“The gracefulness of the slender fishing boats that glided into the harbour in Dakar was equalled only by the elegance of the Senegalese women who sailed through the city in flowing robes and turbaned heads”
With my lack of French, I decided that the best use of my time was to do a city tour on my first day in Dakar. It’s a large city, so to get around, you definitely need some form of transport and I felt it would be too difficult to find a taxi driver that spoke English and thus could get me to what I wanted to see and would be happy to wait for however long I needed elsewhere.
As I was the only one on my tour, I could dictate what we saw to some extent and as I didn’t want to go shopping, this was factored in. There were some things that I wouldn’t have gone to, such as the shopping mall but was impressed by the multi-coloured map of Africa and the photos of people who have been important to the people of Senegal which are situated behind it. As the tour lasts for a couple of hours, there would be time to go back and see anything that you wanted to spend more time at.
The must-do’s in Dakar for me where the African Renaissance Monument (pictured at the top) and Pointe des Almadies, the western most point of Africa. The African Renaissance mounument is situated outside of Dakar on one of the surrounding hills and is the tallest statue in Africa. There are good views from the top and interesting art exhibitions on the lower floors. To be honest, there is not much to see at Pointe des Almadies (pictured far left of the photo above), hence choosing a photo taken from a distance, but I have now been to the what are generally regarded as the most south and west points of Africa.
I also enjoyed just chilling out on the beach at Yoff, which is where I was staying. The Senegalese are very keen on exercise so regardless of the time of day, but more commonly in the evenings, there were loads of people jogging up and down or doing various exercises. I was also lucky enough to watch some traditional fishing.
For me, the main highlights of visiting Dakar are found well away from the city itself and are Ile de Goree and the Lake Retba (the pink lake).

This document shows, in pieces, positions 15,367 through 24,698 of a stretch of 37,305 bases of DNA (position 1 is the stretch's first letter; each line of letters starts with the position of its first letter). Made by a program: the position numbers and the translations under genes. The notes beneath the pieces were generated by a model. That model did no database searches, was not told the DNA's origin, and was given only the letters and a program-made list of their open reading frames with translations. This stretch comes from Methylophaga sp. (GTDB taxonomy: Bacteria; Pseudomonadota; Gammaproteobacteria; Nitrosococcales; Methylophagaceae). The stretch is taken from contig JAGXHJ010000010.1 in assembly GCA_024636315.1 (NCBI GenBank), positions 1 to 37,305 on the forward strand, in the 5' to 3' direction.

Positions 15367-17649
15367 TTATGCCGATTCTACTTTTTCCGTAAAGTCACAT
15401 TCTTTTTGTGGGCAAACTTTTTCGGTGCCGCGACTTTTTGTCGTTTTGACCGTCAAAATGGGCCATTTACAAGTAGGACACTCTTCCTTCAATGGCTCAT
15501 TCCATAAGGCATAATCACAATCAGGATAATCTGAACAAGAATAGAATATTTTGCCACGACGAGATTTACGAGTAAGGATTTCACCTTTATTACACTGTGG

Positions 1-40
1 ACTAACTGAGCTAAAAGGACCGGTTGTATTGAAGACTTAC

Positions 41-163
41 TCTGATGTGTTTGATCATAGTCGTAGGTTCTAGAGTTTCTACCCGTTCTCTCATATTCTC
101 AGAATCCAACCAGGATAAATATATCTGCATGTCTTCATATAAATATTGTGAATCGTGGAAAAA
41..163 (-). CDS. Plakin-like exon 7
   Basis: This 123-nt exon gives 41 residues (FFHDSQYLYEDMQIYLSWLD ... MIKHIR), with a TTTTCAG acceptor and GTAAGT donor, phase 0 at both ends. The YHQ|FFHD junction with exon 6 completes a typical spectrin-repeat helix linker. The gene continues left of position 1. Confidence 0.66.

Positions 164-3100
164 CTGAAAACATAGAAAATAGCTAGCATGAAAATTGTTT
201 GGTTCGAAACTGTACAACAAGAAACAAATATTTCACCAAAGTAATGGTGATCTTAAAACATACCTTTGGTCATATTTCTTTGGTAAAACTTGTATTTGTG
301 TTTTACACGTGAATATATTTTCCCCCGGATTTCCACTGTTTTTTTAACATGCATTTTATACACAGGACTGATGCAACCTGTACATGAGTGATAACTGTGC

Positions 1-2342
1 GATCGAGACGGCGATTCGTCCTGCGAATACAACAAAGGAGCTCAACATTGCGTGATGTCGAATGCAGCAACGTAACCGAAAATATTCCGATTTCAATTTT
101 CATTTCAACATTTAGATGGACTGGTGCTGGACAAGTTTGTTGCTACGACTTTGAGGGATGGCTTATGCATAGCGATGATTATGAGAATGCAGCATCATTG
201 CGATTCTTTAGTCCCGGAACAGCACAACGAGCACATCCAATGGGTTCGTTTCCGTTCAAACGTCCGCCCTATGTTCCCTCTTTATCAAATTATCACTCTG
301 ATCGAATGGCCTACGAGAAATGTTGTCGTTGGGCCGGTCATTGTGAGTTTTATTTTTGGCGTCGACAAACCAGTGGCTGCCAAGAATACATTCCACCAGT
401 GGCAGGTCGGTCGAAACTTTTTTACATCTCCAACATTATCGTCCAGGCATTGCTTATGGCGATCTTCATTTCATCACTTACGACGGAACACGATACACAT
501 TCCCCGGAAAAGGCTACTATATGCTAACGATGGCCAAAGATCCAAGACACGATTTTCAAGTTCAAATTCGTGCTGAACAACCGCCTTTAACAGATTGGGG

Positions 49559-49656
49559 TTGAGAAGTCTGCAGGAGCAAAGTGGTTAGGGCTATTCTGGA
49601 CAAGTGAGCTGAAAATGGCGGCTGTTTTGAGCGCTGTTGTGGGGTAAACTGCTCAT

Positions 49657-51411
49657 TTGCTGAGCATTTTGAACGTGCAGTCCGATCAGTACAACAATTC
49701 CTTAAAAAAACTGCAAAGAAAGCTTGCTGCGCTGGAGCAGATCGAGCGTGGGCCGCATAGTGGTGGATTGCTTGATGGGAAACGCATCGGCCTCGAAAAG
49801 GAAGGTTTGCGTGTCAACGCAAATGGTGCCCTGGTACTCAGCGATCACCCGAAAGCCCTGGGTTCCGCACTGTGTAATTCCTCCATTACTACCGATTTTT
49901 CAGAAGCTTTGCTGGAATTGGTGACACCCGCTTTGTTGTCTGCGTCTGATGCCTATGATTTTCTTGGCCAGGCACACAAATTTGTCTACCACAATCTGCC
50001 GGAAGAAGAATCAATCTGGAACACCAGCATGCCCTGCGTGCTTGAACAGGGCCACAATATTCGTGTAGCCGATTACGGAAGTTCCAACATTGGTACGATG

Ile de Goree
Ile de Goree is a district of Dakar but on an island located 2-3km away. It is famed for its reputation for being involved in the slave trade and so my first stop was the House of Slaves, a museum and memorial to the Atlantic Slave trade. I thought it was nice that it was almost the colours of the Senegal flag, with red stone pillars and stairs, yellow walls and green doors. The ‘door of no return’ is said to be where millions of enslaved Africans passed through as they left the continent. Of course there is some controversy about this as slaves left from many other points of Africa and the building was built relatively recently, however it is a thought-provoking museum and it is said that when Nelson Mandela visited, he needed some time alone as it reminded him of his own imprisonment and all that he had fought for.
The rest of the island is great to stroll around, with very pretty cobbled streets, old fashioned lanterns, flowers and palm trees. It is peaceful and calm. On the top of the hill is an artists community with a variety of pictures and sculptures, as well as views across to the mainland. It was so relaxing that I decided to stay for dinner with a view of the sea and the approaching ferry. Of course, I opted for poulet yassa and a beer!
It is well worth the 20 minute ferry ride (CAF5200 return) but check the ferry times in advance as they only run every 90-120 minutes! I was dropped off at the ferry terminal but found it very easy to buy my ticket and get around the island on my own. Finally a bit of independent travel!!
Lac Rose or the pink lake is 30km away from Dakar and is named for its pink waters caused by the type of algae. It is also known for its high salt content, which is up to 40% in some areas. It was really interesting to watch all the hard work that goes into collecting the salt from the bottom of the lake.
Sadly, the lake doesn’t always look pink and on the day I visited, it only really looked pink when you looked directly from above. We arrived at around 12noon and when we were sitting have lunch an hour or so later, it was already looking a bit more pink. I visited on a tour which included a boat trip – with retrospect, I probably could have managed to visit here on my own also. There is the option of hiring a dune buggy or a camel ride but having done both on travels elsewhere and being short of time, I didn’t do either.
Overall, I only had 2.5 days in Dakar but think this is about right as I got to see everything that I really wanted to and as it was light until about 7pm, I also had time to chill out at the beach too. I stayed at La Villa D in Yoff, which was clean and quiet, close to the beach and provided dinner each night if desired, at an additional cost.